Hence, the bass guitar was far more focused and heard more as an individual instrument while each percussive part of the drums and secondary add-ons also ‘backed off’, found their own space and presented themselves individually. In this way, the track became much more interesting, giving the music richness and complexity instead of arriving as a low-end mush. The extra focus and clarity allowed the music to dance over the ear, making it lighter on its feet in a way that just wasn’t there before.

Moving the two units that were near to my listening position, at the back of the room to join the two units sitting now between the speakers just enhanced that new low frequency control. The upper mids and treble were hardly touched though so I tried to move the units around the room, like a 1:1 scale game of Tetris, trying unit positions while trying to prevent myself getting carried way, making pleasant looking patterns with them.

Then I had an idea. I use Quad ESL-57 electrostatics as my sound reference. These speakers are notorious for pushing as much sound out of the back of the speaker as out of the front so, I thought, why not place a unit behind each one? With a flat side of the panel pointing directly at the rear of each speaker? Bingo! That did the trick. Gone was any semblance of screechy upper midrange noise such as very high pitched guitar wailing, for example, which can become unstable and hurt the ears. The upper mids were now under control and, because of that, an extra focus was heard over the entire sonic spectrum allowing more detail to push forth.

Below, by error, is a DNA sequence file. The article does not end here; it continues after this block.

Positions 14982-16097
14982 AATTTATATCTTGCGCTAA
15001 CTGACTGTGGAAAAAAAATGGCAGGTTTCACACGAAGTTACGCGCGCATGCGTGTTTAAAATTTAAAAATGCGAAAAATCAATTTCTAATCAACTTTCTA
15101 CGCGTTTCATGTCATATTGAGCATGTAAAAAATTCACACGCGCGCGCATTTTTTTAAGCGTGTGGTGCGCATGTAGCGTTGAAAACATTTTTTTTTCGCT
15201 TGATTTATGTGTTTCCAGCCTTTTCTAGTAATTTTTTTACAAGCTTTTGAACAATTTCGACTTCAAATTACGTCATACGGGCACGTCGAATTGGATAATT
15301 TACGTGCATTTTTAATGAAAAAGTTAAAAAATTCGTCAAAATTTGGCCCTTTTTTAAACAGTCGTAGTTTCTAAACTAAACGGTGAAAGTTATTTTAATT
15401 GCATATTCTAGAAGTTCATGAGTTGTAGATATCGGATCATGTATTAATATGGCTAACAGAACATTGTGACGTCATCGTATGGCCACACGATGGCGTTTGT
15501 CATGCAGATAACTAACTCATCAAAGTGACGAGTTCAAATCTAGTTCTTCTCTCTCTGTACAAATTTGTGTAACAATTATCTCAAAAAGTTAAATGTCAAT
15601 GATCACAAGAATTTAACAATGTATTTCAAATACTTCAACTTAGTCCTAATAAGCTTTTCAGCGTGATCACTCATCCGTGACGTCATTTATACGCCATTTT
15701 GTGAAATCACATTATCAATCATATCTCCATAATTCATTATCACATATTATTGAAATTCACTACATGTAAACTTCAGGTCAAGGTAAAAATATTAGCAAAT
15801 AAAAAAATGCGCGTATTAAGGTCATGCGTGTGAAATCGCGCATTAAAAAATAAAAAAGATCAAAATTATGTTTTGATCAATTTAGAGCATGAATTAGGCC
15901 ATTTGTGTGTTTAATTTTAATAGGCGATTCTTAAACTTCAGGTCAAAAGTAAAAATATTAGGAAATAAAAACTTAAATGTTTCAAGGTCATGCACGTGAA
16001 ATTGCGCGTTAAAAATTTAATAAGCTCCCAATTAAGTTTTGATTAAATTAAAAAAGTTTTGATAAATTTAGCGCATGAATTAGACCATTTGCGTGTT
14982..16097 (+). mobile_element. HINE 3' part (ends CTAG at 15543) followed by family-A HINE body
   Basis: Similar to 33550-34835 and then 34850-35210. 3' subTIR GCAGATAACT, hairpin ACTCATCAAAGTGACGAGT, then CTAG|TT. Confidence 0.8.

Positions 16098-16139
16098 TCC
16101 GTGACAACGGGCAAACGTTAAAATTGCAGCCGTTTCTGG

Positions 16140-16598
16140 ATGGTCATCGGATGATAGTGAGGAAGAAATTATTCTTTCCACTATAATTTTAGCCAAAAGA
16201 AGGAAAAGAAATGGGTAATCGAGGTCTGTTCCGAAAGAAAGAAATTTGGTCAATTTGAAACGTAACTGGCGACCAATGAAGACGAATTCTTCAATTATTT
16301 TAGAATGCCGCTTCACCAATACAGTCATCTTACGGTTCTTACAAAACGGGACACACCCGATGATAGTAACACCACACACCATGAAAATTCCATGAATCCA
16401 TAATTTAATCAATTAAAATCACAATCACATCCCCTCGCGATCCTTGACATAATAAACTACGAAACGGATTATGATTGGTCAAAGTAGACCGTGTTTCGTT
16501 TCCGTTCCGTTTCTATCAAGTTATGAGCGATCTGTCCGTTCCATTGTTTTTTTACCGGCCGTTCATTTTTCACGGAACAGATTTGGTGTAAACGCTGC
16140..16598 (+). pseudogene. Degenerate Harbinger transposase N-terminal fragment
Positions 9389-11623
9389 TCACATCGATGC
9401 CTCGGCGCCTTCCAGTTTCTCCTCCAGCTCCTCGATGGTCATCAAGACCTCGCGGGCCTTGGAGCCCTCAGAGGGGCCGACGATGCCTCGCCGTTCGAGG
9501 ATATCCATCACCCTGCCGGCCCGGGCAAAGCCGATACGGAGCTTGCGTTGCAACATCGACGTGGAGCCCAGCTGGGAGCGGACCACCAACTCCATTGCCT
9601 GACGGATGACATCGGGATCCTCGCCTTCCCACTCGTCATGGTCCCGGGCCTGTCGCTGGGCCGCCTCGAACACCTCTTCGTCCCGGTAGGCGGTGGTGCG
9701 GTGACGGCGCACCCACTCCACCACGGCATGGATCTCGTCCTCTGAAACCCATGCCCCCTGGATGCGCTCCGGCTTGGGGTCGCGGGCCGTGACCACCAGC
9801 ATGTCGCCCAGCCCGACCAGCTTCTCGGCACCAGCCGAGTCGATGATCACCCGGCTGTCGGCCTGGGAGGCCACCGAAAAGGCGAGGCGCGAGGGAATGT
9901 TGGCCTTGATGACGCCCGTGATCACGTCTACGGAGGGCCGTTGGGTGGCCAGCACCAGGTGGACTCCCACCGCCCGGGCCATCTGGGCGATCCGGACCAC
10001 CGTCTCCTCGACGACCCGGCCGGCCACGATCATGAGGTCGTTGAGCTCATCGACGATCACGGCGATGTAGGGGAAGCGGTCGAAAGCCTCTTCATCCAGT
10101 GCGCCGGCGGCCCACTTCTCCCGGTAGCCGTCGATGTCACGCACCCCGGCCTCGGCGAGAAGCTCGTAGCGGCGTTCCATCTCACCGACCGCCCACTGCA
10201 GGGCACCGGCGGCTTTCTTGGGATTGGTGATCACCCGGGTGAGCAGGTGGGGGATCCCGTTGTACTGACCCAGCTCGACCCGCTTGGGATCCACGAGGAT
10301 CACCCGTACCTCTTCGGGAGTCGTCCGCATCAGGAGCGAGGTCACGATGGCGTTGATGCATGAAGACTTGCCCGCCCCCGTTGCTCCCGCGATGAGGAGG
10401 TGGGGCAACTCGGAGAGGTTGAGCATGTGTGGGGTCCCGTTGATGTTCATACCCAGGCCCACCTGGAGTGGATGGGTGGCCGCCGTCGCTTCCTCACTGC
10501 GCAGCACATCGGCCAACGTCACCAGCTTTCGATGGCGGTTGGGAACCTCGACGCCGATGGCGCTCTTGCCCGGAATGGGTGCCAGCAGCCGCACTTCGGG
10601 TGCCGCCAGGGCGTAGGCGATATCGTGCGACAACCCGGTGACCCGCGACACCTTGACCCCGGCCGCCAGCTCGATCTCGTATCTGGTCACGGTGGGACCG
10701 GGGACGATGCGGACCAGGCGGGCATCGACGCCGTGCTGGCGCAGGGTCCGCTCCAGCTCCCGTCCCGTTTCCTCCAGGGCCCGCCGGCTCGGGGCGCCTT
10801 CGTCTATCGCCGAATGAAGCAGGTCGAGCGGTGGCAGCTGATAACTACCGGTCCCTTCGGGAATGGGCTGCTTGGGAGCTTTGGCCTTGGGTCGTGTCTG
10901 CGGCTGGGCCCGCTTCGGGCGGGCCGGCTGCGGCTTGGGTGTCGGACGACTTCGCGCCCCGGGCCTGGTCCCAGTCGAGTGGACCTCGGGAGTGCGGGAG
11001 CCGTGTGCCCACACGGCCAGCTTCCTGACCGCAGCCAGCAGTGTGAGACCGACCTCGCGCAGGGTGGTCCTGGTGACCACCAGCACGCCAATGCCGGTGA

CONCLUSION

The main lesson learnt here is two-fold. Firstly, yes the GIK units work. They definitely affect the sound of the music and in a good way. Secondly, there is no one answer for how they will work and if they will work for you and your listening room. This will be governed by your room shape, what you’ve already got in there and the type of system you use. So, if you want to know if they will work for you then the mantra will be: ’It depends’. In my case, I had to move the units around four or five times into wildly different positions before I found my own personal sweet spot (but then I didn’t benefit from GIK’s rather nice education advice service – I tried to be Mr Independent Journalist and wasted precious time because of it: don’t try this at home, kids). That said, once that sweet spot was found, it cleaned up any negative aspects of the music and improved the overall presentation giving me a vastly improved sound stage and greater clarity.


GIK ACOUSTIC PANELS TRI-TRAPS

Price: £238.80 per pair (traps and panels come in various shapes and sizes and do different jobs depending on your requirements, though, so prices vary wildly and depend on your room requirements)

Website: gikacoustics.co.uk

Tel: 0207 558 8976


 

GOOD: focus, controls wayward frequencies, allows detail to flow

BAD: physically imposing, may cause interior design ructions with your spouse/boyfriend/girlfriend!

 

RATING: 8